A rotor designated generally 34 is disposed within chamber 12 and fixed to the end of a drive shaft 36 rotatably received within housing 12 and driven in rotation by an externally located drive schematically illustrated at 38.
Rotor 34 is constructed with a flat circular plate 40 having a plurality of balls 42 fixedly mounted within plate 40 to project symmetrically from the opposed sides of plate 40. The diameter of balls 42 is slightly less than the distance between the opposed end walls 14 and 16 of chamber 12, and plate 40 is mounted midway between end walls 14 and 16 so that rotor 34 may be driven in rotation with a slight clearance existing between the balls and end walls of the chamber 12. The diameter of the circular plate 40 of rotor 34 is less than the internal diameter of the cylindrical side wall 18 of chamber 12 to provide an adequate clearance between the periphery of plate 40 and chamber side wall 18 to enable free flow of material around the periphery of the rotor as the material flows from inlet 20 to outlet 30.
Balls 42 may be conveniently assembled in plate 40 by forming bores through the plate to snugly receive the ball and bonding the balls in a place by a suitable bonding material.
The balls are located on the plate in a specific arrangement or pattern to assure a thorough mixing of material. From FIG. 1 it is believed apparent that plate 40 requires material flowing from inlet 20 to pass radially outwardly across one surface of the plate, then around the periphery of plate 40 and radially inwardly across the opposite face of the plate to outlet 30. The projecting portions of balls 42 sweep laterally across this radial flow on both sides of the plate 40. Because the direction of movement of the balls is normal to the radial flow which would occur if the rotor were not driven in rotation, the fluid flowing through the device is urged into a somewhat turbulent spiral flow path and thoroughly mixed during its passage through the mixer. To assure thorough mixing, the balls are preferably arranged upon plate 40 in a pattern such that the projecting portions of the balls traverse overlapping annular paths which substantially completely sweep the radial extent of the chamber between the inlet and outlet 20 and 30 and the outer periphery of rotor 34.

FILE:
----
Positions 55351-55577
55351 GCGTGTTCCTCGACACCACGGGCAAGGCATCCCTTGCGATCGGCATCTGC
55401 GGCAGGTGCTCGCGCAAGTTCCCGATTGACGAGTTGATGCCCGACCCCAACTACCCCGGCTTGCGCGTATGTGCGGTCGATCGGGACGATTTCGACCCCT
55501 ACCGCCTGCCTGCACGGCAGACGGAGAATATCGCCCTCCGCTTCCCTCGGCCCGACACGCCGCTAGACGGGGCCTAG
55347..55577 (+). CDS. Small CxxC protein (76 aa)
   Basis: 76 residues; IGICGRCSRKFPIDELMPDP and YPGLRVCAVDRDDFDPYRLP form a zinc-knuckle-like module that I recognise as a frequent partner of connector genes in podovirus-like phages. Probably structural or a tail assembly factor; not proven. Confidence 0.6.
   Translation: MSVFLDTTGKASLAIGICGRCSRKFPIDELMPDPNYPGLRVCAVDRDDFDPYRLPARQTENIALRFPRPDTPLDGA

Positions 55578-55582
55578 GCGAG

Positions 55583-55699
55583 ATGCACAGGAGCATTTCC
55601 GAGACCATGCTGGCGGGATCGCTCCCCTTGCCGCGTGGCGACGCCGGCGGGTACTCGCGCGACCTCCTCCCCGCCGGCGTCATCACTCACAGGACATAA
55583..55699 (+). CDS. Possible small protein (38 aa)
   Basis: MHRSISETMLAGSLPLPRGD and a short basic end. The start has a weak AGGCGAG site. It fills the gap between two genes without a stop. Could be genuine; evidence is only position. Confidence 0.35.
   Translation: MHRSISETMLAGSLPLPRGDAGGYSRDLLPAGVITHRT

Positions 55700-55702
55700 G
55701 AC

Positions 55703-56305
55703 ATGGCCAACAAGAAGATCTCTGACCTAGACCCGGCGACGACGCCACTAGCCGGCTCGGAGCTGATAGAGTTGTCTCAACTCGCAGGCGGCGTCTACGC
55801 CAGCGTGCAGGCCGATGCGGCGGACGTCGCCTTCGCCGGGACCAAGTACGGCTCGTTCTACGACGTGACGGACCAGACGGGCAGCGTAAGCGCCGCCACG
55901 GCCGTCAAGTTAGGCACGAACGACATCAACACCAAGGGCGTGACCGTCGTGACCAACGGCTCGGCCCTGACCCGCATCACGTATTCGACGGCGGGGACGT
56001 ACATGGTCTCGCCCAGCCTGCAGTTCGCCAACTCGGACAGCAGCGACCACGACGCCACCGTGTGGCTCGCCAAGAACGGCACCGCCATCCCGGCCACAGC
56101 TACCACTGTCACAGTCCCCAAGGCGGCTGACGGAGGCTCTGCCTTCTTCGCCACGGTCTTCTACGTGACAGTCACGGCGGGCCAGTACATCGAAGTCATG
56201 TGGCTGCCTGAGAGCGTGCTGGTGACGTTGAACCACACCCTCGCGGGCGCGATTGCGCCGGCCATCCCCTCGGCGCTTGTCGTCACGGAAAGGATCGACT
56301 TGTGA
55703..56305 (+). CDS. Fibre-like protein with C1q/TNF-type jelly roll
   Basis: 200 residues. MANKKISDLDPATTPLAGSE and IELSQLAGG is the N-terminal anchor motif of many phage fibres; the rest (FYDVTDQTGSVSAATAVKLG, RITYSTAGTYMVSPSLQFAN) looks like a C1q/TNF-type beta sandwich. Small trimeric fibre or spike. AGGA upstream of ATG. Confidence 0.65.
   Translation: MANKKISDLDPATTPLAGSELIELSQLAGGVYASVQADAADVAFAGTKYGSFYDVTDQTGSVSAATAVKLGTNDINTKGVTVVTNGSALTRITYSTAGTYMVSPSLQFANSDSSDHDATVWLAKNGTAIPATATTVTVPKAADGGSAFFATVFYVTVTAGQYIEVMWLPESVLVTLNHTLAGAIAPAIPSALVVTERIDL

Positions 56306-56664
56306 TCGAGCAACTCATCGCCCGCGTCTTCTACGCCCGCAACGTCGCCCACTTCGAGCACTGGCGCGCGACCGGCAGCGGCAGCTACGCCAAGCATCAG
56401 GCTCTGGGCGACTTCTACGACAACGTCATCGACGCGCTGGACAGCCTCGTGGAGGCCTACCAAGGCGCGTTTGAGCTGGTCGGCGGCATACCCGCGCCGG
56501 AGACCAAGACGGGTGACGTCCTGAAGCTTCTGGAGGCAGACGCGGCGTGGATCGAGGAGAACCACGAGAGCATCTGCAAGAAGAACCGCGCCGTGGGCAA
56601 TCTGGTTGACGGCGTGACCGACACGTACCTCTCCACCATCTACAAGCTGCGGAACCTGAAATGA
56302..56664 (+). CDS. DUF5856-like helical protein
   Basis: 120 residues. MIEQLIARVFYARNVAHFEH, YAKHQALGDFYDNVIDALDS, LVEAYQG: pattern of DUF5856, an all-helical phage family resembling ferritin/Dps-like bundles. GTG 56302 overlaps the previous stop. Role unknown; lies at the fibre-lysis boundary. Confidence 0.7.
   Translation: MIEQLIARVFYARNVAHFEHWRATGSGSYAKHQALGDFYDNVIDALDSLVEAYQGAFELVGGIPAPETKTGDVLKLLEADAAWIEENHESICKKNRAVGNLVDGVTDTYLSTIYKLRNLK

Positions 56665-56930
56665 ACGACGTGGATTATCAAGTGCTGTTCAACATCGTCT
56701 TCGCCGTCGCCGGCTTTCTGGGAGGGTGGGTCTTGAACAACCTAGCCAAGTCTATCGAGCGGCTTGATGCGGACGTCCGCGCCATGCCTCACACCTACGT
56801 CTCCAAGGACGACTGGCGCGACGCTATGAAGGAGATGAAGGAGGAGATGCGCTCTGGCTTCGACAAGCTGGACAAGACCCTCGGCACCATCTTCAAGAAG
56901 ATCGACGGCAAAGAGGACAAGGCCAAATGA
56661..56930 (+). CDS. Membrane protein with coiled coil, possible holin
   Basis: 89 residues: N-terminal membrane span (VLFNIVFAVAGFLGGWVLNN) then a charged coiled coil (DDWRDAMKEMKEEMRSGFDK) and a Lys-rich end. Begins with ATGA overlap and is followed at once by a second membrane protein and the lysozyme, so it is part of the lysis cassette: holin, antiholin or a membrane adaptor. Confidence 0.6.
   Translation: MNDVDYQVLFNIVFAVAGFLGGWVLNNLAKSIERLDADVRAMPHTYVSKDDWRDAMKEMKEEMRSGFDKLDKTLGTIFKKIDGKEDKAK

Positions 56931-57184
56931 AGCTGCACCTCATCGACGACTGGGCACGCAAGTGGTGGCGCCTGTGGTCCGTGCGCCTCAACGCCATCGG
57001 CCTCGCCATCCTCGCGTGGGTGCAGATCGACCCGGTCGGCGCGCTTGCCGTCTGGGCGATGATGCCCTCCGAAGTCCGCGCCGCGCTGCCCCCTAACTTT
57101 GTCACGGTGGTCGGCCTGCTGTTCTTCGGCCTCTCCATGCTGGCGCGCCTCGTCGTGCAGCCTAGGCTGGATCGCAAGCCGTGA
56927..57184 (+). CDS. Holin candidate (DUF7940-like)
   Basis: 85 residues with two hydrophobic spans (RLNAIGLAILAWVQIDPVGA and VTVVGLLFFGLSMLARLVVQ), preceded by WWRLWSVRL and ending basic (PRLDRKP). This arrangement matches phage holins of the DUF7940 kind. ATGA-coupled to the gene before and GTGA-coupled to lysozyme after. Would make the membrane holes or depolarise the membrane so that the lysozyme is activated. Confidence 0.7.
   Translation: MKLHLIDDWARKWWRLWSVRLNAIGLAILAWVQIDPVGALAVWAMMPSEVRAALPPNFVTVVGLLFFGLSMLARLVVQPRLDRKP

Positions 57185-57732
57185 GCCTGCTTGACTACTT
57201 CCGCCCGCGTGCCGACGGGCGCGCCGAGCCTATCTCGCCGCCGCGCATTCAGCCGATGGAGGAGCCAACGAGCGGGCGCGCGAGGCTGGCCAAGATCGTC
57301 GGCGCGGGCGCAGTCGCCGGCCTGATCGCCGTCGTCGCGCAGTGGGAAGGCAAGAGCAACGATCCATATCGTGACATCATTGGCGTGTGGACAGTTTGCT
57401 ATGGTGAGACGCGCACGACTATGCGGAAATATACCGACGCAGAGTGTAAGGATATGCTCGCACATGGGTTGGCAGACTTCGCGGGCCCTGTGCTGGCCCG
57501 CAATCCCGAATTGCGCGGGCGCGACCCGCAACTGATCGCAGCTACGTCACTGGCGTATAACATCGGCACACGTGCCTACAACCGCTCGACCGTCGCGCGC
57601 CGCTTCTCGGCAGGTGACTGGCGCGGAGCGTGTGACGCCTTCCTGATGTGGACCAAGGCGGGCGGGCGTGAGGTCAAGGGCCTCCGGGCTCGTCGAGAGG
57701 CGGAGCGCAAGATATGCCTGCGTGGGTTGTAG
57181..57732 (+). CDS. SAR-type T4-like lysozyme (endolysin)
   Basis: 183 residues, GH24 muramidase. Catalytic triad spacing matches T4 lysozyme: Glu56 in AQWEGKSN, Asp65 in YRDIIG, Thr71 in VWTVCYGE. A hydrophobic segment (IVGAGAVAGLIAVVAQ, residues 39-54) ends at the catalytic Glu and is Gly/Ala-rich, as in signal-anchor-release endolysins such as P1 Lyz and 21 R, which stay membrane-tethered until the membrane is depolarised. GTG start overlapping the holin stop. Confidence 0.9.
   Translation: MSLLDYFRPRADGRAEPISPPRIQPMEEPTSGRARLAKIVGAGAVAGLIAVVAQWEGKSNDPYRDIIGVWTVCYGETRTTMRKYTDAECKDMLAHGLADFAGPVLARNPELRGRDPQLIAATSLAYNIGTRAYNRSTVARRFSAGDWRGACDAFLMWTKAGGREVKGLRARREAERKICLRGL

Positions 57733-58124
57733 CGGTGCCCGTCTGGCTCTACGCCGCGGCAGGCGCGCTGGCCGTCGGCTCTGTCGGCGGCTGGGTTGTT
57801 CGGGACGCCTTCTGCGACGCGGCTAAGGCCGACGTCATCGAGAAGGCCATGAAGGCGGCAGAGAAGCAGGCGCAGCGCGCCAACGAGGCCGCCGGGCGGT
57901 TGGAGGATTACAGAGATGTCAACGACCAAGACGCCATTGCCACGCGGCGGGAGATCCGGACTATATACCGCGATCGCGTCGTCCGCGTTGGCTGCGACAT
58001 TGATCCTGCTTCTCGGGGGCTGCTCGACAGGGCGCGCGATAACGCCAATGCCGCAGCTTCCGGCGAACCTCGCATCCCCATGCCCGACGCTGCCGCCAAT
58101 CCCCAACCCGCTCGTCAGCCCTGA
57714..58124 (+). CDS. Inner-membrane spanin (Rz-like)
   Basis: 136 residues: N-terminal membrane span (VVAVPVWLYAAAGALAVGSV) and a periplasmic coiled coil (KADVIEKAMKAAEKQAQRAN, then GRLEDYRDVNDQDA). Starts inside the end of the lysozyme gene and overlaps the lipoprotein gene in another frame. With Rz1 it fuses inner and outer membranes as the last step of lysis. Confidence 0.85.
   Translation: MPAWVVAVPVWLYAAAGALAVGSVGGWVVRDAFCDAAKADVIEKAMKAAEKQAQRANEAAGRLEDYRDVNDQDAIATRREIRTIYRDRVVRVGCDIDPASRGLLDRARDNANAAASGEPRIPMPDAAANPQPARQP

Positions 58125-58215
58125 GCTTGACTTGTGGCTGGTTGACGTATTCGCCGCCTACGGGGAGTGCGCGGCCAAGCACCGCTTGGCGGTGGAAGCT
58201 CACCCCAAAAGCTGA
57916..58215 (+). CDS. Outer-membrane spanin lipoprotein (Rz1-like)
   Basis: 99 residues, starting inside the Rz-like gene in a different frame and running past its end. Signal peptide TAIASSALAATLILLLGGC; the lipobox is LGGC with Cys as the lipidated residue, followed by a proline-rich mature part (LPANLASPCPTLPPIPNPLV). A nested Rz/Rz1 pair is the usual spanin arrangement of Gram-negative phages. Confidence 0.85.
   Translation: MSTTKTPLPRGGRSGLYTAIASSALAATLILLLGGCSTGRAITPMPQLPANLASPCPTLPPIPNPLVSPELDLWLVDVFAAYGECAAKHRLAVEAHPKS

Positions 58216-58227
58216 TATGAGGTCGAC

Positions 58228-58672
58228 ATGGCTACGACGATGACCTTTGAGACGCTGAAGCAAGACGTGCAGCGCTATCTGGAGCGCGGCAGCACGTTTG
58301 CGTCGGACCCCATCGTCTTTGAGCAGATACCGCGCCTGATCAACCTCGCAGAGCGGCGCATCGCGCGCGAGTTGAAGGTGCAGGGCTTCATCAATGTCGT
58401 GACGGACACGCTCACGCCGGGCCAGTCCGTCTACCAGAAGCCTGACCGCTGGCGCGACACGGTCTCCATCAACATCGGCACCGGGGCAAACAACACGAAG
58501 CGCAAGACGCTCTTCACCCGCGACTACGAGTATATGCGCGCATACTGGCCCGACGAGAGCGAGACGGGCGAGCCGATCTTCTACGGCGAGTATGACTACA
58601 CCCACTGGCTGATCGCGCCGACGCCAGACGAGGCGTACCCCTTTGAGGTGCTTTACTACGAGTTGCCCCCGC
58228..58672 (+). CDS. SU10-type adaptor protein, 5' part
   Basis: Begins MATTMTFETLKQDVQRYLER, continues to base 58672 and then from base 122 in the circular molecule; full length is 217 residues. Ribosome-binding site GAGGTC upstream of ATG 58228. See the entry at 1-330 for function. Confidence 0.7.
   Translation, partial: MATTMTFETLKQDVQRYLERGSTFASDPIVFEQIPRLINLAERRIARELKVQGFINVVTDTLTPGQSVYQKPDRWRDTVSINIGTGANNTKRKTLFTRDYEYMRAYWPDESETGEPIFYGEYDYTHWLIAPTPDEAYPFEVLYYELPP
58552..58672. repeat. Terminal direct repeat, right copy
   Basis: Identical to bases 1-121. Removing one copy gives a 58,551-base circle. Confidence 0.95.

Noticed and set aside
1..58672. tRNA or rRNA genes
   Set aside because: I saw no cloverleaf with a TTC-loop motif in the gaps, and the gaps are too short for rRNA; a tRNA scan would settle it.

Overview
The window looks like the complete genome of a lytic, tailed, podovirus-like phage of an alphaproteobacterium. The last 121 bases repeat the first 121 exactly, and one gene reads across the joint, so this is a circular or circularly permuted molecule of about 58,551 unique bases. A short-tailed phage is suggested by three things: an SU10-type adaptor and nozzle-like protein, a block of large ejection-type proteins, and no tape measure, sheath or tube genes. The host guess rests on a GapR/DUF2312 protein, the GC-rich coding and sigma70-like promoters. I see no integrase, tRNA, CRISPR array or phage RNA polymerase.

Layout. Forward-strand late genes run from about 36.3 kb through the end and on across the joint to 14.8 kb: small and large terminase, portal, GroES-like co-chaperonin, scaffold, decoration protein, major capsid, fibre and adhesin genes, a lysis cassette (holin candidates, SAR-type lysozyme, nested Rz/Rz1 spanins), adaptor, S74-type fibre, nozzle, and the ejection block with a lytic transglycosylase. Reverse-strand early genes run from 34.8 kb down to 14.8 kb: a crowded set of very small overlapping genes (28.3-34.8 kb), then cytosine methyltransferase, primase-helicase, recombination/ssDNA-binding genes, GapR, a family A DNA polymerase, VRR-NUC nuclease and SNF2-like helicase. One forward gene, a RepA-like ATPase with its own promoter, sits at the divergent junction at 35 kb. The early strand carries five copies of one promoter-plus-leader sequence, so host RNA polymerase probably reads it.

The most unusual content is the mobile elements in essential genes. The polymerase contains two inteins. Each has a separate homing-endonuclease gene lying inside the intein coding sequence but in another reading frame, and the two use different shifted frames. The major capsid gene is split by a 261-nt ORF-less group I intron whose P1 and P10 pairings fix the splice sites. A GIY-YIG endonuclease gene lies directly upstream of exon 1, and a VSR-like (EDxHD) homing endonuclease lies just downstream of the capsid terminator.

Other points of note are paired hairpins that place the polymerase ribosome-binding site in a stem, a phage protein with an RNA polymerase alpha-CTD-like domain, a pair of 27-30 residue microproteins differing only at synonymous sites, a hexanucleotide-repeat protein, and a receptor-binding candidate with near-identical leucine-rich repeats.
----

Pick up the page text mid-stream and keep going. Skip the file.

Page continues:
According to one preferred embodiment, spaced end walls 14 and 16 are flat, smooth and substantially free of any obstruction. Because of this feature, they may be easily cleaned of any adhering material.
According to one preferred embodiment, illustrated in FIG. 2, the balls are arranged upon plate 40 in groups of two and three, with each group having the centers of the balls of that group lying on a common radius from the axis of rotor 40. The radii on which the various groups of balls are disposed are spaced at 30 degree intervals from each other entirely around the axis and the balls within a given group have their centers spaced from each other by a distance approximately equal to one and one half times the ball diameter.
The spacing of the balls of a group radially from the axis of rotor 40 varies from group to group, and in the pattern shown in FIG. 2, three different spacing arrangements are shown.